Adam: Yeah. My next “huh?” moment was Fargo assigning Dredd duty at the Academy twice a week teaching … ethics. “Oh, I get it. Because that way he’ll have to reacquaint himself with the ethics of the job and it will make him a better judge.” Or it’ll teach all of the cadets the ethics of a man who needs to get reacquainted with ethics.

CJ: Before he can turn these idealistic young people into sociopaths like him, Judge Dredd has been set up for the murder of a prominent journalist looking to expose problems in Mega-City One. This seems odd, because Dredd has committed more than enough murder in the opening 20 minutes that you could really just pick out any one of them to lock him up with. Evidence wouldn’t be hard to come by either, as he willingly did it in front of lots of witnesses and fellow judges.

Either way, he’s locked up in prison when Chief Judge Fargo comes by to inform him of what’s going on. This is where Dredd’s skills in jurisprudence really shine:

Fargo: The Council is said to have irrefutable proof.

Dredd: Do you believe that?

Fargo: There is to be a full tribunal. A conviction means death!

Dredd: Do you believe that sir?

As we can see, while the stakes are clearly high, Dredd knows it’s okay if he’s put to death as long as some old man believes he didn’t commit this murder. I mean, personally I’d prefer that literally everyone else believes he didn’t do it either, but that’s why we have different ways of saying tomato.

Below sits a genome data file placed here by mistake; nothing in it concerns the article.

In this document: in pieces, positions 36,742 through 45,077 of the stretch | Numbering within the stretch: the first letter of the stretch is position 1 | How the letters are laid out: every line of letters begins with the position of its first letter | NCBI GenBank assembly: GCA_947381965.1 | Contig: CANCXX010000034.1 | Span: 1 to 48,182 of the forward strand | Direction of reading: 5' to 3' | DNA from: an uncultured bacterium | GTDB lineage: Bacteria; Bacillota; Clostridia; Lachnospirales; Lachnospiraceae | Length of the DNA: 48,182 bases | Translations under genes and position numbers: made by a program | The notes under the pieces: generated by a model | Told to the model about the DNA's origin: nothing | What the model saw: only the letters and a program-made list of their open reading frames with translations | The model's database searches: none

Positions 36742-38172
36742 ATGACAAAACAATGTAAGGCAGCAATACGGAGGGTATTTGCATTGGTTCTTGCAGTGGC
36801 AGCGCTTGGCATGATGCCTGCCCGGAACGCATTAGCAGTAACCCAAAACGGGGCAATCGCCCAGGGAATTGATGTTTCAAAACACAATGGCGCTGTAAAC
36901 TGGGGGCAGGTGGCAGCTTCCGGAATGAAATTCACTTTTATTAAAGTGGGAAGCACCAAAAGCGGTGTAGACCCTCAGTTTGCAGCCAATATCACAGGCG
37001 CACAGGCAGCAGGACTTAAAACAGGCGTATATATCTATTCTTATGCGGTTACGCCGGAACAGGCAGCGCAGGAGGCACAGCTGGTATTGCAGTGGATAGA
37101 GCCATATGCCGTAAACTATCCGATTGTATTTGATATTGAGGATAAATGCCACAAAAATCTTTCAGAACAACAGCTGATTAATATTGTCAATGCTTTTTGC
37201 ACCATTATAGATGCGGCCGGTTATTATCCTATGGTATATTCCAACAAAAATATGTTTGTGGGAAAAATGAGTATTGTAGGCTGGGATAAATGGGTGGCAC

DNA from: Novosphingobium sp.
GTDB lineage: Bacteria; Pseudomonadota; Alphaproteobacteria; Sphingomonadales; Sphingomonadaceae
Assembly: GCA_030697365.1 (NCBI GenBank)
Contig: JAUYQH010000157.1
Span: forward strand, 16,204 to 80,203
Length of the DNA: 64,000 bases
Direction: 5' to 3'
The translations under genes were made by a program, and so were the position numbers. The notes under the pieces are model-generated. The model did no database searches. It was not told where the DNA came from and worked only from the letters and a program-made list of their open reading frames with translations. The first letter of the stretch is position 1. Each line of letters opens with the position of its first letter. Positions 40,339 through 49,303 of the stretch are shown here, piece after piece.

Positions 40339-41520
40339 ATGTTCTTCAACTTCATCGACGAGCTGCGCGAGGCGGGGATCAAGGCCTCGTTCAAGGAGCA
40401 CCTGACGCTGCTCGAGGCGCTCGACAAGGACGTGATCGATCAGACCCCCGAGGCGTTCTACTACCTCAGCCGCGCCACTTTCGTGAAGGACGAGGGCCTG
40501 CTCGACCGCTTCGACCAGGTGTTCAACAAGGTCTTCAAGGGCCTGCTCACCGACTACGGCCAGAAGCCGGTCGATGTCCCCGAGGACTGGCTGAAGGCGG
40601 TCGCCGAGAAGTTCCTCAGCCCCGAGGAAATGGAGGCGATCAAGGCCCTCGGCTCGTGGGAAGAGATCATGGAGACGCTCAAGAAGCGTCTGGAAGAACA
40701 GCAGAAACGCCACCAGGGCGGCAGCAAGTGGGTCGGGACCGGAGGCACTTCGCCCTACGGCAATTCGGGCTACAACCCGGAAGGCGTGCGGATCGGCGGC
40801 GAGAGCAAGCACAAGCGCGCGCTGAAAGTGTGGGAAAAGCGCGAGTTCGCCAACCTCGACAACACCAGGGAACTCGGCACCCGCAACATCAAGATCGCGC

Judgement: Idiot!


Another side note: Did anyone else find it funny that the journalist kept talking about his huge undercover operation … in the middle of the street, in front of everyone, constantly mentioning his real name and not wearing a disguise, with a camera crew? Okay.

We then move on to Dredd’s trial, and once again he shows his keen insight into the law by hiring Judge Hershey to defend him. Is it her years of experience practicing law, or case after case she has won against insurmountable odds? Nope, it’s because she got an A in interpretational law at the academy. Oh, and he trusts her. This trust is immediately proven to be a giant mistake as Hershey’s only defense strategy is to say a cadet who is pretty good with videos ‘n shit said it looked fake. Feh to the experts. The prosecution immediately counters with bullets that are coded with Dredd’s DNA. Good job Hershey!

Judgement: Fucked!